Biodiversity indicators of ground-dwelling spiders in Irish plantation forests and native woodlands

Anne Oxbrough, Sandra Irwin, Thomas C Kelly, John O'Halloran

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Irish forest cover was reduced to less than one percent by the early 1900s, and since then the amount of forested land has risen steadily, with approximately 10% of the total land area forested today. Just 10% of this forested land is accounted for by native woodlands, while the majority is comprised of plantation forests predominately made up of non-native conifers. The Irish government ultimately aims to achieve a national forest cover of 17% and with such large-scale afforestation planned it is necessary to assess both the impact of such large areas of plantations on the native flora and fauna and also the potential of plantations to provide a refuge for forest-associated biota. Biodiversity research in Ireland’s plantation forests is a relatively new field and native woodland research has focused on floristic differences between stands while largely ignoring forest fauna. This study was undertaken at 25 sites with a wide geographical spread across Ireland in the following forest types: 5 first and 5 second rotation commercially mature Sitka spruce (Picea sitchensis) plantations; 5 commercially mature Ash plantations (Fraxinus excelsior); 5 Oak (Quercus petraea and Q. robur) and 5 Ash (F. excelsior) dominated native woodlands. Pitfall traps were used to sample the ground-dwelling spider fauna using three plots of 5 traps per site. At each plot plant species diversity, plant structural diversity, canopy cover, soil pH and organic content and litter and deadwood cover were recorded. Spiders were identified to species level and assigned habitat associations as follows: woodland specialists, open-habitat specialists, or generalists. Spider assemblages were assessed among the different forest types and Generalised Linear Modelling was used to identify potential biodiversity indicators and make management recommendations. Existing sustainable forest management plans frequently overlook smaller, less charismatic organisms such as spiders, which are difficult to capture and identify. Identification of links between their biodiversity and the structural and compositional characteristics of the forest ecosystem, which can be readily identified by non-specialists, will facilitate their incorporation into forest management plans.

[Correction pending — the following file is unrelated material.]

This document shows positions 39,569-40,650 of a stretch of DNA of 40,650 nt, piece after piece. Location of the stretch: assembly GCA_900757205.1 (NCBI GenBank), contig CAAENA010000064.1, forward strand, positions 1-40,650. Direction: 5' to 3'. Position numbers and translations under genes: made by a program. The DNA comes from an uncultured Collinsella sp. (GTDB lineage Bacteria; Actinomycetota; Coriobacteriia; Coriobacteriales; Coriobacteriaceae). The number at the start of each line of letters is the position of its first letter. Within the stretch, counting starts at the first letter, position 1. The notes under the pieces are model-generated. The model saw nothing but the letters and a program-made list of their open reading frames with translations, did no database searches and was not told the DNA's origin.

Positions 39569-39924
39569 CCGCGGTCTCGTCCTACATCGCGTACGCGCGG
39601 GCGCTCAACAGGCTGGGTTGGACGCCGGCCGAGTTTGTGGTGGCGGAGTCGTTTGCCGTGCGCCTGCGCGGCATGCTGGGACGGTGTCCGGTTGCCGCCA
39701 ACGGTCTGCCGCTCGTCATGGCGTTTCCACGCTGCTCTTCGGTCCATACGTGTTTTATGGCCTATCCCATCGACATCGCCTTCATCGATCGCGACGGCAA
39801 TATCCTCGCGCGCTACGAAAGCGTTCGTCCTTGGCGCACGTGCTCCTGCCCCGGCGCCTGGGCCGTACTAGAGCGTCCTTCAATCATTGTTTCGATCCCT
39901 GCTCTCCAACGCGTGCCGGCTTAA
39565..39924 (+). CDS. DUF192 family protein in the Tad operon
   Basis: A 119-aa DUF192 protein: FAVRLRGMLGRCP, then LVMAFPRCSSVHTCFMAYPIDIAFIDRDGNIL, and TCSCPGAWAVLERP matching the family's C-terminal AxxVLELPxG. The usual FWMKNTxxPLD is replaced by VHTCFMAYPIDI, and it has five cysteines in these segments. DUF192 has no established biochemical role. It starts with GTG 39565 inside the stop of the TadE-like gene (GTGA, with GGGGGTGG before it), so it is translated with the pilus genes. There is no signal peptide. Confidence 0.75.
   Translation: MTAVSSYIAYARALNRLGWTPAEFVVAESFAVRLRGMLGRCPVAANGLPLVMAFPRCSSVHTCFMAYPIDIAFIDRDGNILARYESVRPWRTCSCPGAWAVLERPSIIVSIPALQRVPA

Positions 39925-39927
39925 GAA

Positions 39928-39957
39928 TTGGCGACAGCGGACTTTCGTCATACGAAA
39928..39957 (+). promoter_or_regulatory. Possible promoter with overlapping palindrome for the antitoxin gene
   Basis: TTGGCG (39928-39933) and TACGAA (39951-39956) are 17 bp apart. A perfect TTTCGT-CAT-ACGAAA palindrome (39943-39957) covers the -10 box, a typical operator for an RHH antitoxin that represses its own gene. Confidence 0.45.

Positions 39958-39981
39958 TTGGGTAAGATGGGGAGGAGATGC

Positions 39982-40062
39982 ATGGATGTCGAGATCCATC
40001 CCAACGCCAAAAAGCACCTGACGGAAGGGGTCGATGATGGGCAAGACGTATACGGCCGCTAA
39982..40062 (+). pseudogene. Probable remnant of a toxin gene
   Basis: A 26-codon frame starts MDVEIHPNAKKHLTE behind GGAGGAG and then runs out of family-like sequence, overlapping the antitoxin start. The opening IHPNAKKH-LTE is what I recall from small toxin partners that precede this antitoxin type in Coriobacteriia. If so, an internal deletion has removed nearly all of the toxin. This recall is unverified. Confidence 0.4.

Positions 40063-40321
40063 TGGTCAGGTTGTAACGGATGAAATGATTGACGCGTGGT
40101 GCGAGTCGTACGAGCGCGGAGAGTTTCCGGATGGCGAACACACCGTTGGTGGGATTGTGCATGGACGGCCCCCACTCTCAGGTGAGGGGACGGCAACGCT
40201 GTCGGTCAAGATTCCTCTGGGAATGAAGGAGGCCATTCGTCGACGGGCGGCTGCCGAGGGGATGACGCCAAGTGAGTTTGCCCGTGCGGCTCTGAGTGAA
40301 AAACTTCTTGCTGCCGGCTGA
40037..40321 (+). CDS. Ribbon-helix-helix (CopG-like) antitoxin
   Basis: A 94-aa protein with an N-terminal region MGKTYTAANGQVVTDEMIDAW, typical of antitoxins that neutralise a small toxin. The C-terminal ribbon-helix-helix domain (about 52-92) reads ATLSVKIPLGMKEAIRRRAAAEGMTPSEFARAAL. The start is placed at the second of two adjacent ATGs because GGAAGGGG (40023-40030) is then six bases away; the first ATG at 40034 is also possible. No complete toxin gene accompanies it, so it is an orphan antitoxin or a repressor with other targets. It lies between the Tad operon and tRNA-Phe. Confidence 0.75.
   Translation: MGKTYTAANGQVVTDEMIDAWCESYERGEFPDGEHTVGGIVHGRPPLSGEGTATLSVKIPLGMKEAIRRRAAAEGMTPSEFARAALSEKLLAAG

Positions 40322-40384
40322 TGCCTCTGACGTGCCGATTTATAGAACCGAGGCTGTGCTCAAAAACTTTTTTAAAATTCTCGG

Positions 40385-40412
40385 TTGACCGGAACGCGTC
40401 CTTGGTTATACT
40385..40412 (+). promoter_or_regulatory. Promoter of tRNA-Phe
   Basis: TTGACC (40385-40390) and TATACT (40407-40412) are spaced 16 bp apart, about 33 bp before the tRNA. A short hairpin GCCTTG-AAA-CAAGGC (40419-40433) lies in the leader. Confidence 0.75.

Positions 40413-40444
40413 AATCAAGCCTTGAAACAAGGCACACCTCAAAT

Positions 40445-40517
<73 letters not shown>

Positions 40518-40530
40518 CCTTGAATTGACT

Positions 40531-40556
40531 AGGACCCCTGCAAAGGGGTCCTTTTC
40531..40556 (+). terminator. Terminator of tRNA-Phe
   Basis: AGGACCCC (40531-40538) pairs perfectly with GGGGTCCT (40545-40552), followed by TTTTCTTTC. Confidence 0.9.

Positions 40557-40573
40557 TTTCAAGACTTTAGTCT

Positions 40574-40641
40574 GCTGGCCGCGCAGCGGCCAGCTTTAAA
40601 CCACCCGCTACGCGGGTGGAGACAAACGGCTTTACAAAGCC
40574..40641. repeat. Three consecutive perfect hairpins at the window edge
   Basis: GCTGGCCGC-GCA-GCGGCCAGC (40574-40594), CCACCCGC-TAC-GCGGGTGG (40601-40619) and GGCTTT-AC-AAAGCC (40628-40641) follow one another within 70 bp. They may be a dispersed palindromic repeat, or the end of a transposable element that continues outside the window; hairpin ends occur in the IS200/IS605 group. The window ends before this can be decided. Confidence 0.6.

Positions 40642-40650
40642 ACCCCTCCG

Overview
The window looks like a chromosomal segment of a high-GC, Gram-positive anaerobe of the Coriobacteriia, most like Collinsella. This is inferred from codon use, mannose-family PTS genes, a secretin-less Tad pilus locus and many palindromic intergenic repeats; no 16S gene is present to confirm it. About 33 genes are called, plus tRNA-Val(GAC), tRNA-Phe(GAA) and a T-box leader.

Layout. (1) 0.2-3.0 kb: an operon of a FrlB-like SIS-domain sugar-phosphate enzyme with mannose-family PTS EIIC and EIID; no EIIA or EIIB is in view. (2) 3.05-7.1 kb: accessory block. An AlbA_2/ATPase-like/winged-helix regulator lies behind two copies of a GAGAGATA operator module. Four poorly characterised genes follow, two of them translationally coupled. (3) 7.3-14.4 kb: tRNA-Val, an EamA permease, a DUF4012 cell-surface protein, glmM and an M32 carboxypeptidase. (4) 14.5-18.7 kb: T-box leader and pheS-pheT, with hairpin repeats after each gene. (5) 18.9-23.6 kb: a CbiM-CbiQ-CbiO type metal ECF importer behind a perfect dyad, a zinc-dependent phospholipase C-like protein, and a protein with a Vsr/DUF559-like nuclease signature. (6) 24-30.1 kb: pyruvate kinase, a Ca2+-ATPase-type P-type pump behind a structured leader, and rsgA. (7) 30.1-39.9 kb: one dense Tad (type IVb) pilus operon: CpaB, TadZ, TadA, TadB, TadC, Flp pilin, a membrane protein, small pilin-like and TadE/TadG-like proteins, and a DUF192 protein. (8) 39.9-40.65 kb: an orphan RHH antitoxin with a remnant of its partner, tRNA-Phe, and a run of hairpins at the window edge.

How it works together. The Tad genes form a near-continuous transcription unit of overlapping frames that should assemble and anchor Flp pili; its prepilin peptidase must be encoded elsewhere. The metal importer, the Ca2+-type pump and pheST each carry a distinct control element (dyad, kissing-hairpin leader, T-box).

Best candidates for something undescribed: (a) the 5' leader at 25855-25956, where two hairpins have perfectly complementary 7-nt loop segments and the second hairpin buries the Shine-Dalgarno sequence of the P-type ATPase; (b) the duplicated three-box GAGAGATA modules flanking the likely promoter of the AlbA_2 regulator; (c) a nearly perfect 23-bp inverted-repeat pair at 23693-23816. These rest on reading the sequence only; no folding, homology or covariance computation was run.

Original languageEnglish
Publication statusPublished - 2008
EventIUFRO Biodiversity in Forest Ecoystems and Landscapes - Kamloops, Canada
Duration: 5 Aug 20088 Aug 2008


ConferenceIUFRO Biodiversity in Forest Ecoystems and Landscapes


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